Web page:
It's annoying that the Open Gaming License 1.0a is under attack, but it's not actually detrimental. As many people (and in fact possibly most people) recognize, you don't need anybody's permission to play a game at home, nor to write an adventure that happens to work with D&D™ 5th Edition. Don't copy 5e rules verbatim, and you can even write rules that just so happen to work with 5th Edition, and you don't need a license or permission.
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For instance, say you want to invent a minigame for 5th Edition. You want a quick way to let your players gamble, so you flavour the game as a card game, like Blackjack. Call it Knucklejack. The first draft of the rules go something like this:
Not bad, but there's a lot of 5e lingo in there. Whether or not phrases like "Dungeon Master" and "Sleight of Hand" and "Proficiency Bonus" intrude upon any company's trademarks is debatable, but they definitely lend the appearance that your minigame only works in a specific system. By tying your minigame to D&D™ 5th Edition, you're actually limiting your potential audience. Sure, most Game Masters can translate the code from one system to another, but why introduce that dependency when it's not required? Here's a second draft that's essentially universal:
That's pretty generic. Fully compatible with D&D™ 5th Edition, but also with Pathfinder 2, Project Black Flag, 13th Age, Swords & Wizardry, and a lot more. Heck, you could even go a step further and remove the specifics about the kinds of die you want players to roll. The players don't have to roll a d20, and the goal doesn't have to be 21.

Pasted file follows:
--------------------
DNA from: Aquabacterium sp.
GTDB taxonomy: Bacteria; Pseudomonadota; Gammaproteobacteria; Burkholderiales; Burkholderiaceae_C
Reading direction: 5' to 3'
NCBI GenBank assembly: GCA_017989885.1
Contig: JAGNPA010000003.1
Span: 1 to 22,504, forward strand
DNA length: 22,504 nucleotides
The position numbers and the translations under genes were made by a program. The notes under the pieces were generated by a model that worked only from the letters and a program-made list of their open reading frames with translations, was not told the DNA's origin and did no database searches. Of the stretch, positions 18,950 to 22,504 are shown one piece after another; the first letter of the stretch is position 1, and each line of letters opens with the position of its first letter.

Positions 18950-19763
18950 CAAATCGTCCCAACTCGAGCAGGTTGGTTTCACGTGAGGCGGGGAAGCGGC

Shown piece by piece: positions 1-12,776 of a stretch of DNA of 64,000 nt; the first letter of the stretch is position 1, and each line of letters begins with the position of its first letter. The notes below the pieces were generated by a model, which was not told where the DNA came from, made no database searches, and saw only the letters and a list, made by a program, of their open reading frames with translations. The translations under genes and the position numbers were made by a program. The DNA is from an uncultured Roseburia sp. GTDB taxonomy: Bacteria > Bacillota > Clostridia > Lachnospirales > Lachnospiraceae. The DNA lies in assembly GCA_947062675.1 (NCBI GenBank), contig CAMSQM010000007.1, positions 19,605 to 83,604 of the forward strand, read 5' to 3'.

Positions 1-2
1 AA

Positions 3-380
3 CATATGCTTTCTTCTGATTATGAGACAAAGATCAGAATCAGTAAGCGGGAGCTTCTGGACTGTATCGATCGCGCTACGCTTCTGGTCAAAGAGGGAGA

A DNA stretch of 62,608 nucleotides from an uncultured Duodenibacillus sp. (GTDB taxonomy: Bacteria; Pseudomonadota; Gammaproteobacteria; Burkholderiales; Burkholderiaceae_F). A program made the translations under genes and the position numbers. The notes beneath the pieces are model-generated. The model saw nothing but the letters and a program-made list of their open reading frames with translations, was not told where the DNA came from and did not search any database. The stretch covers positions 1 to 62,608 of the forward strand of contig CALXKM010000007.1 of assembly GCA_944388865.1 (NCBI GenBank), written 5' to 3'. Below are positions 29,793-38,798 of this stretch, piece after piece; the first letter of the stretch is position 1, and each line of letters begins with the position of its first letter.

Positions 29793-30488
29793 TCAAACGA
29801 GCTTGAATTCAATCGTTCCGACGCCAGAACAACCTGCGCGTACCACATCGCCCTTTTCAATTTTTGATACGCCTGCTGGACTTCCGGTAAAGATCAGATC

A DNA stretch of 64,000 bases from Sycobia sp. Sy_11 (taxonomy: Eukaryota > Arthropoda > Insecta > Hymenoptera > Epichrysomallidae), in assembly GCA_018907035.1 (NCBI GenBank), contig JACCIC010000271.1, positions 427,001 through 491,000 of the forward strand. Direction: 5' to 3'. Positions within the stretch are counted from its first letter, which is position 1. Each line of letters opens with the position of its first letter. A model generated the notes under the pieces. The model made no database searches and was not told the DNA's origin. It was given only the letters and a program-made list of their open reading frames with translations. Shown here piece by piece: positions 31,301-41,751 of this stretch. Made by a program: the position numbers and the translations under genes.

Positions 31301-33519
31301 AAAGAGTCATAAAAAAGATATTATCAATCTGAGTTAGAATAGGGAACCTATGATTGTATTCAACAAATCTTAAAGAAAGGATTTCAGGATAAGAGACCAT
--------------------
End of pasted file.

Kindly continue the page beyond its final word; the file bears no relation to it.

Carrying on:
It's a fully universal rules supplement with no dependency on anyone's license.
Suppose you want to write a rule that interacts with a specific subsystem in an existing game. For instance, maybe you're designing a spell that specifically reduces a character's Passive Perception. Lots of games have the concept of a "spot check" or some mechanic that provides the opportunity for a character to notice something without necessarily knowing to look for it. But Passive Perception is a little unique. The Game Master is supposed to just know everyone's Passive Perception, and make judgments based on that number.
Is it possible to create a spell that affects Passive Perception without being obtuse about it? In other words, you don't want to write something like this:
Reduce target's inactive noticing value by 1d6...
Luckily, you don't have to. Sure, mechanics get names, but they're ultimately a form of theoretical machinery. In the case of Passive Perception, the components are 8 plus Proficiency Bonus plus Wisdom. You can target those components without treading on arguably trademarked terminology:
Reduce a target's Perception bonus by 1d6 when it's used for anything not requiring a dice roll.
The only kind of Perception [non] "check" that doesn't require a dice roll in D&D 5th Edition is Passive Perception.
(I'm not convinced that Passive Perception actually works all that well in 5th Edition, and I actually hope Project Black Flag fixes it, but I digress.)